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June 28, 2022 7:22 am


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Ohio’s New Fireworks Law Effective July 1, 2022



Yes – Beginning July 1, 2022, Ohioans can legally discharge 1.4G consumer fireworks in Ohio.  However, discharge is only permitted on specific days and only at specific times – as set forth in amendments to Ohio Revised Code (R.C.) § 3743.45 (which become effective July 1, 2022) and new Ohio Fire Code (OFC) § 1301:7-7-56(Z)(5626) (which becomes effective July 3, 2022) – and only if not banned or further restricted by a local political subdivision. Click on the links to see the full text of the new laws and rules.

 When can Ohioan’s discharge fireworks? 
Unless further limited by local jurisdictions, Ohioans can discharge 1.4G consumer fireworks  only from 4 p.m. until 11 p.m. (unless otherwise specified) on the following dates: 

  • July 3, 4, and 5, and the Fridays, Saturdays, and Sundays immediately preceding and following 
  • Labor Day weekend 
  • Diwali 
  • New Year’s Eve (4 p.m.-11:59 p.m.)
  • New Year’s Day (also 12 a.m.-1 a.m.)
  • Chinese New Year 
  • Cinco de Mayo 
  • Memorial Day weekend 
  • Juneteenth  

Where can consumers discharge fireworks?
Consumers can discharge 1.4G consumer fireworks on their own property or on another person’s property with that person’s permission – EXCEPT where a political subdivision has opted out of 1.4G consumer fireworks discharge. 

What fireworks can consumers discharge?
Consumers (Ohio residents and nonresidents) can only discharge 1.4G consumer grade fireworks that were purchased in Ohio from an Ohio licensed fireworks sales location.  Consumers are not allowed to purchase or discharge 1.3G display grade fireworks.  

Where can Ohioans buy fireworks? 
Consumers may only purchase such fireworks from an Ohio licensed fireworks sales location. When purchasing fireworks, the retailer must provide buyers with safety glasses (for free or at a nominal charge) and a safety pamphlet specifying language as set forth in the R.C. 

Fireworks must be discharged responsibly. 
No person can use fireworks while in possession or control of, or under the influence of, any intoxicating liquor, beer, or controlled substance. A person who violates this is guilty of a first-degree misdemeanor. 

What laws and rules apply?
R.C. § 3743.45 (as effective July 1, 2022) and OFC § 5626 (effective July 3, 2022) apply.  These rules outline how 1.4G consumer fireworks must be used and stored by consumers.  Some provisions in the rules include:

  • No person under the age of 18 is permitted to handle or discharge fireworks
  • Persons under the age of 18 cannot be within 150 feet of the discharge point of aerial fireworks
  • Aerial devices cannot be discharged within 150 feet of spectators (this includes aerial shells, roman candles, cakes, and bottle rockets)
  • Non-aerial devices cannot be discharged within 50 feet of spectators (this includes fountains, firecrackers, and ground effect devices)
  • Note: These separation distances – for both aerial and non-aerial devices – are increased for certain types of occupancies such as hospitals, schools, healthcare and residential facilities, apartment and multi-tenant buildings, military installations, and railroads.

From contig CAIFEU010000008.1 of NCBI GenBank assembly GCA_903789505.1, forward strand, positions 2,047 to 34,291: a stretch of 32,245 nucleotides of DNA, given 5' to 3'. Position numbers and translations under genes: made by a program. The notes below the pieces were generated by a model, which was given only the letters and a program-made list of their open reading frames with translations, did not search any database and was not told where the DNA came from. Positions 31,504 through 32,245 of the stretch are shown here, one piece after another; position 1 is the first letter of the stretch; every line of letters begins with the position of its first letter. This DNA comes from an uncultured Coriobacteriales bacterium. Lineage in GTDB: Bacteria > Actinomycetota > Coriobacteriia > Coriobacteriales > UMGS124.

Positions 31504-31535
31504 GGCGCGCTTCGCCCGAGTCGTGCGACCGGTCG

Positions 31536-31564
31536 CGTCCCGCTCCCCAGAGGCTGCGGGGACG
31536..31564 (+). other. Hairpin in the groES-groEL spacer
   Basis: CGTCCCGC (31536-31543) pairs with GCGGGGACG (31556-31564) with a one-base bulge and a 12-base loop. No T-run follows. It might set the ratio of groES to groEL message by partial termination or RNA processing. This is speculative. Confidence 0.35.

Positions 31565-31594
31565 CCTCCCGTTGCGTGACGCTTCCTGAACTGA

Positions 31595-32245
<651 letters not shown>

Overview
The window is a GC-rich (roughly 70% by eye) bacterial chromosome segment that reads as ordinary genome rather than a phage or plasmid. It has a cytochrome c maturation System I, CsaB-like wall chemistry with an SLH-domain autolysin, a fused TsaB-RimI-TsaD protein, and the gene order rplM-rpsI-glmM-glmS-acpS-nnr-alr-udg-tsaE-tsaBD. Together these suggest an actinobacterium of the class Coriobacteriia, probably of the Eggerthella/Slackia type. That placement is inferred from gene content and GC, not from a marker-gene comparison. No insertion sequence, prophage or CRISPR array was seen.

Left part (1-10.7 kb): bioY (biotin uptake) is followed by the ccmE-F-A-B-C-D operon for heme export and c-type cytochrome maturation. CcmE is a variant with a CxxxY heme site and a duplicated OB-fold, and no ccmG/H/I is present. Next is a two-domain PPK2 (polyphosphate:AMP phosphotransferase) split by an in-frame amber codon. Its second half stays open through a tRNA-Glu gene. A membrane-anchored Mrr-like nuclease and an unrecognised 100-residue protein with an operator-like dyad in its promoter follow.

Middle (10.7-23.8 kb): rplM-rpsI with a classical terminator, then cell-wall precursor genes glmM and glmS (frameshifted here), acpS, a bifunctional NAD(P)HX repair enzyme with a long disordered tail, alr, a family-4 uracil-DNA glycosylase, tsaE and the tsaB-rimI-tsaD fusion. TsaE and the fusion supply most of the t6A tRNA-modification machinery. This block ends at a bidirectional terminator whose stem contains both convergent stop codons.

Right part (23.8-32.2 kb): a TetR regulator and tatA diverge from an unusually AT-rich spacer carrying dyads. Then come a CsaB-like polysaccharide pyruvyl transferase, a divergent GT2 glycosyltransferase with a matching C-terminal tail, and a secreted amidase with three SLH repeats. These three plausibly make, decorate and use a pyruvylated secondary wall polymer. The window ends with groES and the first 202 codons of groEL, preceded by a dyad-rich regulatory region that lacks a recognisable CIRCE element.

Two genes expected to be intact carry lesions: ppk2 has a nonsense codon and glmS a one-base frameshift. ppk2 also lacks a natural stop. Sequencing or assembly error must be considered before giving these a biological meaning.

• No person can store in excess of 125 pounds (net weight pyrotechnic composition) of fireworks unless they have additional safety measures and safeguards in place for such storage.
  • Fireworks cannot be discharged indoors
  • Fireworks cannot be aimed at or discharged towards any person or object (such as buildings)
  • Fireworks cannot be discharged on public property or private school property
  • Fireworks cannot be discharged if drought conditions exist or in an area where a red flag warning is in place or a weather hazard exists 

Can local governments establish prohibitions on fireworks discharge in their community? 
Yes; any political subdivision – through local ordinances – can set additional restrictions on the dates and times that fireworks can be discharged, or they can opt-out of allowing (i.e., ban altogether) the discharge of consumer fireworks within their jurisdiction.    

Can hobbyists make their own fireworks?  
Only individuals that have been granted a ‘fireworks hobbyist variance’ from the State Fire Marshal (SFM) may engage in ‘hobbyist activities’ (the manufacture, possession and use of items meeting the definition of either a 1.3G or 1.4G firework).  Without such a variance, no “hobbyist” may possess explosives, pyrotechnics, or similar raw materials, or make any firework item. If a hobbyist does have a variance, their activities are limited to the manufacture, possession, and use of individual items with each item meeting the definition of either a consumer-grade (1.4G) or a commercial-grade (1.3G) firework and must comply with any conditions imposed by the variance. In addition, a hobbyist cannot possess more than 5 pounds, in total, of explosives, pyrotechnics, or similar raw materials for, and finished 1.3G and 1.4G fireworks at any one time. The SFM will seek input from the local fire official with jurisdiction when considering any hobbyist variance request in that official’s jurisdiction.  

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